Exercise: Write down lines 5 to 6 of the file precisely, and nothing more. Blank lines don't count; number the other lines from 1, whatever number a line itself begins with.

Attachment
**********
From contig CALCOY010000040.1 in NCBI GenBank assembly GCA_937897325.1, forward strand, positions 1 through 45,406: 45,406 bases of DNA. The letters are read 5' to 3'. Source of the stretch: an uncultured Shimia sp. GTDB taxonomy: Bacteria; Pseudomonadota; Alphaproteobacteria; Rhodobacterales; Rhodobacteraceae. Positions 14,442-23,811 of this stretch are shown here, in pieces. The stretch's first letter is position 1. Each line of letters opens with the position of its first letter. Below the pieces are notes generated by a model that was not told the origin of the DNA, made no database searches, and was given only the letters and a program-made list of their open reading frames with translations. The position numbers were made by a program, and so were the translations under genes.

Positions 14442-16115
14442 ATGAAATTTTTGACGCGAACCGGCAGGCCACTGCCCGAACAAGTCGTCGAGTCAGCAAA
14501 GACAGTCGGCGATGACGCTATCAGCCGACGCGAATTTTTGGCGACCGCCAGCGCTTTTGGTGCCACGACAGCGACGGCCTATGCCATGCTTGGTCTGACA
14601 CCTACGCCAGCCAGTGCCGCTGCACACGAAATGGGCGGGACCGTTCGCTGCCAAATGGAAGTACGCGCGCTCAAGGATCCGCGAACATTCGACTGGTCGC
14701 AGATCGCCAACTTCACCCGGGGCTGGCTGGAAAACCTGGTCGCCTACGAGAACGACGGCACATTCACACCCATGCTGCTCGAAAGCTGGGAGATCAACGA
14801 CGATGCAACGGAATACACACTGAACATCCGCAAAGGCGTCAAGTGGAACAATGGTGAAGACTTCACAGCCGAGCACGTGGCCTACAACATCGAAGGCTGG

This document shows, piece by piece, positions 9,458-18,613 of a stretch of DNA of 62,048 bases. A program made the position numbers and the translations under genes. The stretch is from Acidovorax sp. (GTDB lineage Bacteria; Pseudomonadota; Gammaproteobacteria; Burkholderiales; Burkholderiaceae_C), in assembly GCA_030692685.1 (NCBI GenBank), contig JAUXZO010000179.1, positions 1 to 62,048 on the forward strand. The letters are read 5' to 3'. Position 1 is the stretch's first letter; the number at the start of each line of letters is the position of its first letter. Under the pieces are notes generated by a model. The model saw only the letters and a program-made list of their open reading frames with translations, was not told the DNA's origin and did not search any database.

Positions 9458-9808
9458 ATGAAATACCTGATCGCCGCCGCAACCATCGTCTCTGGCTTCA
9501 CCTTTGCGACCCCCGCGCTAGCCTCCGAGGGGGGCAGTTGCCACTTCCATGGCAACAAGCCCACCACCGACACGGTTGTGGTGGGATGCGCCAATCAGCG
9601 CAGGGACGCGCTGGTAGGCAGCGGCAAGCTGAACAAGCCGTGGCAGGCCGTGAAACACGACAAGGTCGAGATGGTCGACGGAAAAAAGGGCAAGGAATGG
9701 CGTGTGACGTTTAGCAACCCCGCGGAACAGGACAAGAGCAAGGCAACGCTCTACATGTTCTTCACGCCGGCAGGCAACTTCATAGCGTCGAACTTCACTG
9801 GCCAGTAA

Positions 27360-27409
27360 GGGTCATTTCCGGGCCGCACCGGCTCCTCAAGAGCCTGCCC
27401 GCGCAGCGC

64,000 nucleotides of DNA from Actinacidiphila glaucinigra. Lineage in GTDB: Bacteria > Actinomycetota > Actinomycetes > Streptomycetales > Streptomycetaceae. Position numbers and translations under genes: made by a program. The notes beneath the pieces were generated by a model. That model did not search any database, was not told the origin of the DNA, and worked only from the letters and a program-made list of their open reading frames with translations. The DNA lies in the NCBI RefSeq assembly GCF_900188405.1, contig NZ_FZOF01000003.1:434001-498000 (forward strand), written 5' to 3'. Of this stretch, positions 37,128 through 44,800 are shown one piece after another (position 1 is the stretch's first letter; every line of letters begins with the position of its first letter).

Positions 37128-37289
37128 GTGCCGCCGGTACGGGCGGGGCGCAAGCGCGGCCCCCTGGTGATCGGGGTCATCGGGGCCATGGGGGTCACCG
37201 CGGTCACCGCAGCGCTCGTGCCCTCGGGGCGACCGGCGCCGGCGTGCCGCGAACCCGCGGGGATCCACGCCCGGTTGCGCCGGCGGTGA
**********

14601 CCTACGCCAGCCAGTGCCGCTGCACACGAAATGGGCGGGACCGTTCGCTGCCAAATGGAAGTACGCGCGCTCAAGGATCCGCGAACATTCGACTGGTCGC
14701 AGATCGCCAACTTCACCCGGGGCTGGCTGGAAAACCTGGTCGCCTACGAGAACGACGGCACATTCACACCCATGCTGCTCGAAAGCTGGGAGATCAACGA